Deceased Collector Bestows Art Riches Upon National Gallery
The National Gallery of Art on Monday acquired a trove of eight early-modern European master paintings, including a self-portrait by Vincent van Gogh, from the estate of Betsey Cushing Roosevelt Whitney, who died last week at 89. The paintings also include a Toulouse-Lautrec, a Matisse, a Braque and a Dufy.
“The gift contains several masterpieces of almost unique stature,” said Earl A. Powell III, director of the gallery. He officially learned of the bequest Monday from Whitney’s attorney. “We have great Toulouse-Lautrecs, but nothing like this. We have Matisses, wonderful Matisses, but this sort of rounds it out.”
Whitney, who in 1940 divorced James Roosevelt, son of President Franklin D. Roosevelt, was the widow of publisher John Hay “Jock” Whitney, a gallery trustee from 1961 to 1979. The couple’s collection is considered one of the most important of 19th and 20th century art; they lent 73 works to the gallery in 1983 for a special exhibition.
In 1982 Jock Whitney gave the gallery eight American and French paintings, as well as $2 million. In 1990, Betsey Whitney sold Renoir’s “At the Moulin de la Galette” for $78 million, then a record price for Impressionist art.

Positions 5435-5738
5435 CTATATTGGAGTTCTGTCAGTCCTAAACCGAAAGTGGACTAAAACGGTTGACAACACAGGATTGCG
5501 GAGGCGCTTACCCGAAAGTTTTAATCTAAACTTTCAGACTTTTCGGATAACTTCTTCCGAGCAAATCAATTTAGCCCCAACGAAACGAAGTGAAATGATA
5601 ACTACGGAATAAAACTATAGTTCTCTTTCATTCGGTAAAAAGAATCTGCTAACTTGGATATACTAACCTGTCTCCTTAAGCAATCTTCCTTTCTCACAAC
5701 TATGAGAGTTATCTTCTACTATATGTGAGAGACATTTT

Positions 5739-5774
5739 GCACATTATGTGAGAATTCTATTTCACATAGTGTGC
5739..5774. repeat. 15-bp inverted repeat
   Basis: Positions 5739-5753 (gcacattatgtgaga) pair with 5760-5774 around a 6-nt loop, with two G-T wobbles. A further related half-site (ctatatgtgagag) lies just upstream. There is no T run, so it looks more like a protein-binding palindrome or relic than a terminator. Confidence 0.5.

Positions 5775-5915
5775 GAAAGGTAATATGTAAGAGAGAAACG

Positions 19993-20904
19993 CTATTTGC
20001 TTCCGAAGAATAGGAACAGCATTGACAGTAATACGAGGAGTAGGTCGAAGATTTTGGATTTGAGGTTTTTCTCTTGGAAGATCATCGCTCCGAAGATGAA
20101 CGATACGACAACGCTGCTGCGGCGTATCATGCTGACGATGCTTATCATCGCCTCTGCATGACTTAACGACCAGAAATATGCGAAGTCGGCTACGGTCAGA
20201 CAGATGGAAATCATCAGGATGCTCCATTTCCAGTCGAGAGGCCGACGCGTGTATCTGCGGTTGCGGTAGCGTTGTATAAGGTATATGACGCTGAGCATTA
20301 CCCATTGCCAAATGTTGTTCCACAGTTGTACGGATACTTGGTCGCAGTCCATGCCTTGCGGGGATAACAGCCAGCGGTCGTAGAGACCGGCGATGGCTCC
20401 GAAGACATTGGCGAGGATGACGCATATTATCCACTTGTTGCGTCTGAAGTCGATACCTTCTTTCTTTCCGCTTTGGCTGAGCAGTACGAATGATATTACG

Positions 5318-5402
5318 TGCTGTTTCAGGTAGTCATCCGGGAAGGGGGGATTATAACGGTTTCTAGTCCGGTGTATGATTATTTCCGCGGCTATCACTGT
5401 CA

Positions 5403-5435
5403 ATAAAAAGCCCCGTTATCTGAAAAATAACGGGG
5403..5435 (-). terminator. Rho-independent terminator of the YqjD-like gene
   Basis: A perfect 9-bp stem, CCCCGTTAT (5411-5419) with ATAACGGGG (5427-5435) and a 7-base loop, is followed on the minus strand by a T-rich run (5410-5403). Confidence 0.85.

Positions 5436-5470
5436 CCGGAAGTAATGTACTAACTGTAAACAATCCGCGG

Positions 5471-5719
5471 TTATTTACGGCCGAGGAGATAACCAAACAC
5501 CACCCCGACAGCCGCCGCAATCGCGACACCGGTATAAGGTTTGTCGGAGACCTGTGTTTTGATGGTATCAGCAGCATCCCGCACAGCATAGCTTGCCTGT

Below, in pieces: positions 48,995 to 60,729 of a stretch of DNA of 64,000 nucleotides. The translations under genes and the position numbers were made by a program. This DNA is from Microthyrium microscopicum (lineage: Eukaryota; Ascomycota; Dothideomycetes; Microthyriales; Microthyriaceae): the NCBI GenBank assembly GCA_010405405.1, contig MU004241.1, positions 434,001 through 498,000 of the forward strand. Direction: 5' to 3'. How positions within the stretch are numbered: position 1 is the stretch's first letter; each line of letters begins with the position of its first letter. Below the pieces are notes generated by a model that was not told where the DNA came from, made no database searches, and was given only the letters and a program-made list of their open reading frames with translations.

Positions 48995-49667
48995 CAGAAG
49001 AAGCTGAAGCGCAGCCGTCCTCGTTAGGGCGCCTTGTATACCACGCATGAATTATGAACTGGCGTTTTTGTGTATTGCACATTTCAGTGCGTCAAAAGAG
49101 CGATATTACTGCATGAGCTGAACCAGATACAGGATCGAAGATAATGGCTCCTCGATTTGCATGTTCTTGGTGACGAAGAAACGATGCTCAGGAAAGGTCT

Over the years the Museum of Modern Art in New York as well as the museum at Yale University were beneficiaries of the Whitneys’ generosity. The MoMA was notified Monday, according to a museum official, that Whitney left it an early self-portrait by Picasso, a Matisse, a Cezanne and a van Gogh, as well as other paintings.
“Self-Portrait,” the National Gallery’s first van Gogh of that sort, brings its holdings of the popular master up to nine. “With this van Gogh joining the ‘White Roses’ that Ambassador [Pamela] Harriman gave, our presentation of the artist is one of the best,” said an obviously pleased Powell.
The painting, done in September 1889, will not be included in the highly anticipated retrospective of the artist that opens at the gallery in the fall. The legal paperwork usually takes awhile, Powell said.
The Toulouse-Lautrec, known as “Chilperic,” is a portrait of the actress Marcelle Lender, who played the Spanish bride of the French king Chilperic in a popular comic operetta.